May 9, 2009
COSEE West – Colorado Collaborative
University of Colorado – Boulder
How do the oceans affect the weather in Colorado?
The Earth has one big ocean that is interconnected. The temperature, salinity, and density of ocean water and global winds and air temperatures are caused by the Sun and geologic processes. These factors cause the ocean water to circulate with basins and between the water and atmosphere.
|8:30 – 9:00 a.m.||Registration and light breakfast|
|9:00 – 9:30 a.m.||Review homework graphs From Heating and Cooling Different Materials Lesson|
|9:30 – 10:30 a.m.||Lesson 4: Weather Stations|
|10:30 – 11:00 a.m.||Lesson 5: Observing Clouds|
|11:00 – 11:50 a.m.||
Dr. Ola Persson, NOAA "The Disappearing Arctic Sea Ice and the Role of the Atmosphere"
View Dr. Persson's lecture materials HERE:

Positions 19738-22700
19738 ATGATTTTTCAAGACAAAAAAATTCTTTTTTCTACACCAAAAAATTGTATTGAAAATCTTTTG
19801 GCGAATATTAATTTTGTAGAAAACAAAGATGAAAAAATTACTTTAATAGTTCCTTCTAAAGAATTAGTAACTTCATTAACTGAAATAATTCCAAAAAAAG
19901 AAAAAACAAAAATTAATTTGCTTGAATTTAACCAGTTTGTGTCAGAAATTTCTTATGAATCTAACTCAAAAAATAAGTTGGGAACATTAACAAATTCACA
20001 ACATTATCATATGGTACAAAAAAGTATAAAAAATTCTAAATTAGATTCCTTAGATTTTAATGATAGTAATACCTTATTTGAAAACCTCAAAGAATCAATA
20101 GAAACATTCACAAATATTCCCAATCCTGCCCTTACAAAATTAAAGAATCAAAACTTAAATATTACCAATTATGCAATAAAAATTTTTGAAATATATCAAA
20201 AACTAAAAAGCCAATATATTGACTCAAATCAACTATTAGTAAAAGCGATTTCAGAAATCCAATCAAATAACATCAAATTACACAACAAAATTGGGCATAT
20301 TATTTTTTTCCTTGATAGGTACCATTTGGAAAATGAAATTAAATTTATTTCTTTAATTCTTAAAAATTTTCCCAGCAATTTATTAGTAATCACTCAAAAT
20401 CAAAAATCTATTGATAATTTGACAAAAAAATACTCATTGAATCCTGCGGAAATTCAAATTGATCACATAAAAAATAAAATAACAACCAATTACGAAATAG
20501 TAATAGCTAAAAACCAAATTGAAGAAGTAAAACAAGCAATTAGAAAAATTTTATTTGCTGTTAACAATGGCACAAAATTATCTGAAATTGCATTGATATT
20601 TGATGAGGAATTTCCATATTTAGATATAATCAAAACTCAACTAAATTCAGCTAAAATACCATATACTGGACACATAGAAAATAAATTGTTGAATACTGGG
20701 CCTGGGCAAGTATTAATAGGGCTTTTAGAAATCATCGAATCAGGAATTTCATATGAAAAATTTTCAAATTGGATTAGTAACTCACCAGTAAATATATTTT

Video of Lecture
|11:50 – 12:00 p.m.||Evaluation|
Lecture Abstract: This presentation will explore the physical processes believed to be producing the observed drastic reduction in Arctic sea ice, emphasizing the interactions between sea ice and atmospheric processes. A key metric for the interaction with sea ice is the surface energy fluxes, and the primary atmospheric processes modulating surface energy fluxes include cloud radiative effects, atmospheric turbulent effects, and their linkages to storms. Direct radiative effects by greenhouse gases along with oceanographic and cryospheric mechanisms will also be discussed briefly. Field programs focused on understanding these processes demonstrate how the science is being advanced and the logistical difficulties involved. The explanations for the change in Arctic sea ice incorporate the basic radiative and global circulation concepts discussed in the first lecture by Dr. Fairall.